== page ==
From time to time, The Times will feature dispatches from Islanders around the globe. This week, Nicolas Ruderman writes again from Paris. Ruderman has spent his summers on East Chop since he was born (19 years now). He is Franco-American, and during the school year lives in Paris. He is a second-year student at l’Ecole W, a media school. He is also a second-year student in acting at the Cours Florent.
The situation with COVID-19 has evolved since I last wrote. We are now in semi-lockdown, and students are no longer able to attend school. All of our courses are online. As I sit at my desk, I think back on the delicious chocolate croissant from Behind the Bookstore.
Every 14th of July, for Bastille Day (commemorating the French Revolution), my family and I kick off the day with something typically French, so we go to Behind the Bookstore on Main Street in Edgartown to have a nice plain croissant or chocolate croissant, as the Americans call the French “pain au chocolat.”
It may be the best pain au chocolat I have ever eaten, and I’ve eaten a lot here in France!
You will have to get up early to be lucky enough to eat one. Both are sensational. The golden yeast pastry dough of the croissant, right out of the oven, melts in your mouth, and if you have the chocolate one, the warm chocolate inside the perfectly crunchy roll will delight you.
If croissants and chocolate croissants are the most mainstream pastries for petit déjeuner (breakfast) and goûter (end of the afternoon snack), there are many other delicious pastries in France worth tasting. Here is my Top Five list of my favorite French pastries, with their unusual names and share of anecdotes.
The Paris-Brest is named after the bicycle race that went from Paris to Brest and back until 1951. Pierre Giffard, the race organizer, commissioned Chef Louis Durand to create a dessert that paid tribute to the race: He came back with a desert shaped like a bicycle wheel (similar to a doughnut in the shape of a circle with a hole in it) made out of choux (puff pastry) filled with praline cream and with almonds on top.
The éclair (which means “lightning” in French) was originally called pain à la duchesse (duchess bread). This pastry, which is shaped like a finger, was originally covered in almonds until Marie-Antoine Carême, le pâtissier des rois (the royal pastry chef) decided to fill the choux with chocolate or coffee pastry cream instead, and cover it in caster sugar, creating the éclair as we know it today. Some people think that the name éclair comes from the fact that it is so delicious that one eats it in a lightning flash. Others believe that the reason for its name is that it would sell out so quickly.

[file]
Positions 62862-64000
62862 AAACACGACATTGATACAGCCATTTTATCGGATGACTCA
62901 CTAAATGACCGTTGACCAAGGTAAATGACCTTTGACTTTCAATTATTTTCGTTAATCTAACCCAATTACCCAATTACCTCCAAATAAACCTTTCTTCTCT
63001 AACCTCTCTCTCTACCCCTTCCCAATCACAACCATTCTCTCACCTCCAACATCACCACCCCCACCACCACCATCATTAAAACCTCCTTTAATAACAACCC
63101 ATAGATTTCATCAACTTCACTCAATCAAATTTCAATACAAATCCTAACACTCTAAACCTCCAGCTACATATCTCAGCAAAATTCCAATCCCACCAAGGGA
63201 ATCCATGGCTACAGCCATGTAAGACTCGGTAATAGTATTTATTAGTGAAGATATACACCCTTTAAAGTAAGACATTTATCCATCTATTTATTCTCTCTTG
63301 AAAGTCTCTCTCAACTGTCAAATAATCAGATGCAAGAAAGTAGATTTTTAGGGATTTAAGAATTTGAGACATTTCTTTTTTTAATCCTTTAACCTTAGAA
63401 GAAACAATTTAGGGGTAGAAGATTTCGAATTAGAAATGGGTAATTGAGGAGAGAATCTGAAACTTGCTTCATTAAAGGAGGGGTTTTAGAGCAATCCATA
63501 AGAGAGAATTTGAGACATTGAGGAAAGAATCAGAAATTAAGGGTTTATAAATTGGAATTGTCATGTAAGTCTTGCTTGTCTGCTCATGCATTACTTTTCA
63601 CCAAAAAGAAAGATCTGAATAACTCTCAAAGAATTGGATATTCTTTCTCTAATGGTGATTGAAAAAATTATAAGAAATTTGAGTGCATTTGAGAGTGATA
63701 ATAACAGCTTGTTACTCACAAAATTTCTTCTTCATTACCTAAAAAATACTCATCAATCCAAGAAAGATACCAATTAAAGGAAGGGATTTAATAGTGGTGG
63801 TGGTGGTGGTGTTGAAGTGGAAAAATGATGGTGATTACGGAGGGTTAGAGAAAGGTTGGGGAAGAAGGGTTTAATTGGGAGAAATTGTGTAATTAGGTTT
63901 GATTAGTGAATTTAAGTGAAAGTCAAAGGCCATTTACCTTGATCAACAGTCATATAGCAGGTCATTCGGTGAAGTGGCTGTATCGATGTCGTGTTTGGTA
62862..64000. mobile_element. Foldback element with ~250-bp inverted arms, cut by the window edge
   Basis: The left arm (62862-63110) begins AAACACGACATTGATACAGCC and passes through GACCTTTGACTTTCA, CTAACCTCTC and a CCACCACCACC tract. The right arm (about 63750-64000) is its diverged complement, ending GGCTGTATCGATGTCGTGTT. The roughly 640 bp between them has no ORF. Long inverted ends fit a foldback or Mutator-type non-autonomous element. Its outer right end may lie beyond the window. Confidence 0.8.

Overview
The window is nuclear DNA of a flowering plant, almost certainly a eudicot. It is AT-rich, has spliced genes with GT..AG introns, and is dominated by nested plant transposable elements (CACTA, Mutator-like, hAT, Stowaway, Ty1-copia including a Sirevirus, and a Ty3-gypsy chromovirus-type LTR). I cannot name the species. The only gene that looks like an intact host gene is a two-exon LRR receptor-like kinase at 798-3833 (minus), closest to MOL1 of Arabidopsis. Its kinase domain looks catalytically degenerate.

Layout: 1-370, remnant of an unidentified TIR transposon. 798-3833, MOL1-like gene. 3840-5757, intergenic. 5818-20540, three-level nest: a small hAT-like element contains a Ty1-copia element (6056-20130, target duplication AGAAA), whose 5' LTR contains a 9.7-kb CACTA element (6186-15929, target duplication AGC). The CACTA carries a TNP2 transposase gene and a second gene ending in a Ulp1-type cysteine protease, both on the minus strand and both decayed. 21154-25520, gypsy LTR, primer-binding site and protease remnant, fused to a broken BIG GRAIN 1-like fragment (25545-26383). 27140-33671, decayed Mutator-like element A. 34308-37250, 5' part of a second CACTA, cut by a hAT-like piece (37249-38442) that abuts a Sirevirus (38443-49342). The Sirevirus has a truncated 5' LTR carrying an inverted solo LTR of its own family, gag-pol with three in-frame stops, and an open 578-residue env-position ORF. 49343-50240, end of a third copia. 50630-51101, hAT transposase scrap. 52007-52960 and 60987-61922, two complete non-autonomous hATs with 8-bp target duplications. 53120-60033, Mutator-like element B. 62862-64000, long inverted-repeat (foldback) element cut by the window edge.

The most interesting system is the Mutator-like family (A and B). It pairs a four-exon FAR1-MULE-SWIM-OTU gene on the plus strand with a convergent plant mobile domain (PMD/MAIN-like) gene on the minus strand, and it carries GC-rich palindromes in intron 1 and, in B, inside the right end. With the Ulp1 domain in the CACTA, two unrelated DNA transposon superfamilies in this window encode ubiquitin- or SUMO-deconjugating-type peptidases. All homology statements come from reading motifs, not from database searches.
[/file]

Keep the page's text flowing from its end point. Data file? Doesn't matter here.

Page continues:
Similar in taste but not in shape, the religieuse (literally translated as the nun), was created by the famous Parisian café Frascati. This dessert consists of a big choux (profiterole ball) topped by a smaller one. Both are filled with chocolate or coffee cream, and have icing. The name supposedly comes from the aspect of the pastry resembling a nun in her cloak,
Originally, the macaron was just a biscuit. In the early part of the 20th century, the pastry chef Ladurée invented the “Paris macaron,” a sweeter and more perfumed macaron, with jam or butter cream stuffed in the middle. Made from almond powder, caster sugar, and eggs, this recipe remains to this day one of the most famous worldwide. The circular pastry comes in all imaginable flavours.
Finally, the famous madeleine immortalized by Proust is the perfect pastry, and can be eaten at any time of day. It has become quite fashionable, and is often complimentary to your coffee order in nice cafés around Paris. One anecdote claims the madeleine is named after Madeleine Paumier, who had to step in for the cook she was working for when he walked out of the kitchen due to an argument. Resourceful, Madeleine made a divine sponge cake, and the madeleine was born. The madeleine is recognizable by its shell shape.
If you are in Edgartown, I highly recommend Behind the Bookstore to all French pastry enthusiasts, as I look forward to eating a chocolate croissant next summer on the wonderful island of Martha’s Vineyard.
To be continued…